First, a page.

David Mabuza opposes interim protection order granted to Mpumalanga businessman

David Mabuza (File, Netwerk24)
David Mabuza (File, Netwerk24)

Johannesburg – ANC deputy president and Premier of Mpumalanga David Mabuza has filed papers in the Carolina Magistrate's Court opposing an interim protection order granted to a local businessman.

In terms of the temporary order, Mabuza was ordered to stop harassing and intimidating local businessman Frederick Coenraad Daniel.

The order against Mabuza was granted and served on the premier's office on Wednesday, January 31.

However, on Monday, Mabuza gave his reasons why the court should not issue a final protection order.

According to papers filed by his legal representative, there is a long-standing dispute and pending litigation between Daniel – businessman and conservationist in the Cradle of Life Reserve in Badplaas, Mpumalanga – and several provincial government departments within the province.

The papers reveal that the dispute started as far back as November 2007.

Conduct 'does not constitute harassment' 

"The dispute relates to the issue of [Daniel] keeping a number of wild animals in captivity on his farm without the necessary permits."

The papers state that none of the disputes involve Mabuza personally and are all acts taken by governmental or provincial government authorities.

"The conduct complained of does not constitute harassment as contemplated in terms of the Harassment Act," read the papers.

The papers highlighted that Daniel did not make a case for a claim that harm is being or may be suffered if the interim protection order is not issued immediately and on an urgent basis.

"The complainant does not show why the protection to be accorded by the interim protection order was not likely to be achieved if prior notice of the application was given to the respondent.

"The complainant's application as a whole is premised on speculation and inadmissible evidence."

Expropriation threats

In an affidavit seen by News24, Daniel describes years of sabotage and what he calls orchestrated attacks on his business by Mabuza and Mpumalanga state officials to get him to leave the area.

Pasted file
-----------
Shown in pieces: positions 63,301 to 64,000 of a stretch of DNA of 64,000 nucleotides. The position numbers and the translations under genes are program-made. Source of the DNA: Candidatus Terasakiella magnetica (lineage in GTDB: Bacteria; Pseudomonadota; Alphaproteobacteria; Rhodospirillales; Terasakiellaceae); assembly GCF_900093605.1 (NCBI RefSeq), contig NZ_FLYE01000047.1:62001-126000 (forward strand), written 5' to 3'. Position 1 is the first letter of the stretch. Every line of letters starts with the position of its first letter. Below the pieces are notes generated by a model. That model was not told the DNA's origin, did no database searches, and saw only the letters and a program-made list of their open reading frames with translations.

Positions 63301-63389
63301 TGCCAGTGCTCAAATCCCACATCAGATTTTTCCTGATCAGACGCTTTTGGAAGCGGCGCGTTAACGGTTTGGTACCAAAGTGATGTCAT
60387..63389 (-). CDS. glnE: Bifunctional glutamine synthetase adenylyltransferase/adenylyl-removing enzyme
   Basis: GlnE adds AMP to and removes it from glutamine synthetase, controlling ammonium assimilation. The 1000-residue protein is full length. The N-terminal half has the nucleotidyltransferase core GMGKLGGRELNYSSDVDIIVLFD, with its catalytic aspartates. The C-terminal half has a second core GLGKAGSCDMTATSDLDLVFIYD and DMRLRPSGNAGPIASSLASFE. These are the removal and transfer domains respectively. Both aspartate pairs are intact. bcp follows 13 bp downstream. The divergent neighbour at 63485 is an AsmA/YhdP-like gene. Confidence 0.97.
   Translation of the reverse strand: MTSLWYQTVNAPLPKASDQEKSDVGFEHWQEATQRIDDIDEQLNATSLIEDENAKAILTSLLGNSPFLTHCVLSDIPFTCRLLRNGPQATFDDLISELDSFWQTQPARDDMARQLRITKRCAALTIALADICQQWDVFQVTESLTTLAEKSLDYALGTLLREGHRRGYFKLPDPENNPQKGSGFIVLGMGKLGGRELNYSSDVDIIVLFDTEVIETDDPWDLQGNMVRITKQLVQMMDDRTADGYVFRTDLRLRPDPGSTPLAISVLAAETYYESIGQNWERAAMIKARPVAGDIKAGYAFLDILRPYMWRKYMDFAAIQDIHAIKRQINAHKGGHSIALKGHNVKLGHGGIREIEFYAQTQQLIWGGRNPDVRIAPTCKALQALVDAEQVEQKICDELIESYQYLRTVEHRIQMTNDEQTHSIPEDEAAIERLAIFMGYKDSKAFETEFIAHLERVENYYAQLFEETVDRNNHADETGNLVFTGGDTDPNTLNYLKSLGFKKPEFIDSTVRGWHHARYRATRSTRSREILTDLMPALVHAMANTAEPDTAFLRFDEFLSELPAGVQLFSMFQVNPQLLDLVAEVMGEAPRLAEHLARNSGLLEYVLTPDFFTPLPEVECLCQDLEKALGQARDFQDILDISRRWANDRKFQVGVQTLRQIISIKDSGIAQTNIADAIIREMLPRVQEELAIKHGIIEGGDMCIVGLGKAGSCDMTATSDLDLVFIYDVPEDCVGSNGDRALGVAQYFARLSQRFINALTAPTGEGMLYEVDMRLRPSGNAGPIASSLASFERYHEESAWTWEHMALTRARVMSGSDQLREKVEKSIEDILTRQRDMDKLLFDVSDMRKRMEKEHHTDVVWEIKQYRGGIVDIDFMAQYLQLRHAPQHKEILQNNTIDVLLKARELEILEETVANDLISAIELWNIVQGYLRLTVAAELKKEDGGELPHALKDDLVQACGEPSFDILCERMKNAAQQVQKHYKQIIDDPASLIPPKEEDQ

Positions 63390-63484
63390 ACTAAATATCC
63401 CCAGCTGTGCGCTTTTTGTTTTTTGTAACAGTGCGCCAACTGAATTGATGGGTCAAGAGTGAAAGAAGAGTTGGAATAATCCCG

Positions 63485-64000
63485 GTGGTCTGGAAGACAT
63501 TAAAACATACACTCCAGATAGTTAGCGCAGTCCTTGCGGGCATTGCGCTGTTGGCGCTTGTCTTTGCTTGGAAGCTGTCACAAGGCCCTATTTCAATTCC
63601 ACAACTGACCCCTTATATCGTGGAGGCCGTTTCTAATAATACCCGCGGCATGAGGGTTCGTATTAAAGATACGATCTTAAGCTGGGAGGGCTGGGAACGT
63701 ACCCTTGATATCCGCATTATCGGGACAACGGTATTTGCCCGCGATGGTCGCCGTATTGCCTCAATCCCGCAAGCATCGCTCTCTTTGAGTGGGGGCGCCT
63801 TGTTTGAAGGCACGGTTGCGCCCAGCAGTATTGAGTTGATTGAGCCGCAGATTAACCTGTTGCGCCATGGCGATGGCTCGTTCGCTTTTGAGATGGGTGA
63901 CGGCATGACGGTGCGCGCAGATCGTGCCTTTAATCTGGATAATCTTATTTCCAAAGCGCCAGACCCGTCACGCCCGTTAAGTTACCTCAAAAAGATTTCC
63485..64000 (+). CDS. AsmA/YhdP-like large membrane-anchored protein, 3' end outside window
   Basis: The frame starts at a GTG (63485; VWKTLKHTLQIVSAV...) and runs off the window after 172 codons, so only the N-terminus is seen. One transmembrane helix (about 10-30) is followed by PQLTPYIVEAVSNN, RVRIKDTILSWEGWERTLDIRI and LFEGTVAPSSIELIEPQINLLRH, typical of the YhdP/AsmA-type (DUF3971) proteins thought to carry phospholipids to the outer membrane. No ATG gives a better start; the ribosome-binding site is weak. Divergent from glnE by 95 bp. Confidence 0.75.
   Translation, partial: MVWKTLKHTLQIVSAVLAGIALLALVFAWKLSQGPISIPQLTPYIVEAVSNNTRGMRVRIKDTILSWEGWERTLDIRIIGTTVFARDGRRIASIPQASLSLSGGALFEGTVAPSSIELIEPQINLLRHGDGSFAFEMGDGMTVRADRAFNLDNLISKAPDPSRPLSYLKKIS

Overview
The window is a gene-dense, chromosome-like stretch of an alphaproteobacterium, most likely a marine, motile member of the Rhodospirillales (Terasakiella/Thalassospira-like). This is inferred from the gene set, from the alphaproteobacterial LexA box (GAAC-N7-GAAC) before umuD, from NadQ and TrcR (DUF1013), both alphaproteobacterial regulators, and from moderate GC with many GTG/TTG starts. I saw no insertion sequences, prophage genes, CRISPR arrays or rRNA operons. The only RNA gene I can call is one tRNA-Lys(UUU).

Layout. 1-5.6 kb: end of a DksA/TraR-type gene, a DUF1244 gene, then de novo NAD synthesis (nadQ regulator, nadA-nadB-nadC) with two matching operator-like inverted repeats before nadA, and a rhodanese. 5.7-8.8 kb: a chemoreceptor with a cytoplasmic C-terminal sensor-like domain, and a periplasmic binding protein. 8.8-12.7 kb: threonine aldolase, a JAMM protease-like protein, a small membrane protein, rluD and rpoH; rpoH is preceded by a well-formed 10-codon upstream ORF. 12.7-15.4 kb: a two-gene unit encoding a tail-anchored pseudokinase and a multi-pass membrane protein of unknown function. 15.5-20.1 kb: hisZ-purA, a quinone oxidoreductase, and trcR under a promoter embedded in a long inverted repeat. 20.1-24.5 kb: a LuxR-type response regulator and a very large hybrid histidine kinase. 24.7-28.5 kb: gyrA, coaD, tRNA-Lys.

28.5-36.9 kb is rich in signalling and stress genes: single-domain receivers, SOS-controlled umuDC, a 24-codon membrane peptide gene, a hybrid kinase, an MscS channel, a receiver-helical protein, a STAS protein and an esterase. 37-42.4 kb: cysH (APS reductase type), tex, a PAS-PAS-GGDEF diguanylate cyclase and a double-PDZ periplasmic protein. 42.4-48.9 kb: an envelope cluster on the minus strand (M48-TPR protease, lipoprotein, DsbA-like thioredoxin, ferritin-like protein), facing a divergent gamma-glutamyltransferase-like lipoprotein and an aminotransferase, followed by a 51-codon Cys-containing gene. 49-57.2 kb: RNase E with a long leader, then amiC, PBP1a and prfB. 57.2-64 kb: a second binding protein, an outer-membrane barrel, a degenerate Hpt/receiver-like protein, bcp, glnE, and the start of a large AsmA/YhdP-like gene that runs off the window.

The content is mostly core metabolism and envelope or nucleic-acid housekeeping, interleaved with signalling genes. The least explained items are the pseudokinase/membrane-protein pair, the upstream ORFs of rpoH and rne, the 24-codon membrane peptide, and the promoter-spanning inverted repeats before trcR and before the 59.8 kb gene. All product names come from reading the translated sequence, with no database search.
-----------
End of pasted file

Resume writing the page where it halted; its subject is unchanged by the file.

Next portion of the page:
He alleged that in an attempt to engage with the premier in April 2017, Mabuza told him: "That the things he will do when he becomes deputy president of the national ANC in December of that year, was to come after me to expropriate my land and business, without compensation."

But in his court papers – Mabuza says this does not "fall under the definition of harassment and such a danger actually accords with the recently announced policy of the ruling political party in the country".

He says even if there is any truth to the alleged threat which he denies – he could not, even in his official capacity as deputy president of the ANC, single-handedly expropriate the complainant's land and business without compensation.

Mabuza's spokesperson, Zibonele Mncwango, had previously confirmed that the premier was served with the interim protection order, however, he said they disputed the "wild allegations" that Mabuza was behind the so-called campaign to drive Daniel out of business and off his land, News24 reported.

However, Daniel said he has been the target of "attacks" because he has been a whistleblower in the Badplaas land scam, exposing corruption; the involvement of politicians and inflation of land prices in land reform deals. He accused Mabuza's administration of looting the province's land restitution funds.

Daniel is the founder of the Nkomazi, Komati Springs and Cradle of Life projects in the Great Nkomazi River Valley, businesses which he says have lost out on billions of rands worth of investment due to the alleged harassment by the state which he has faced since 2008. 

He said Mabuza needed to tell the court under oath why he and/or his political party and/or officials, under his authority, have directly or indirectly used his provincial administration to relentlessly pursue him in an attempt to drive him out of the Great Nkomazi River Valley.

Daniel said Mabuza told him the local communities would turn violent against him.

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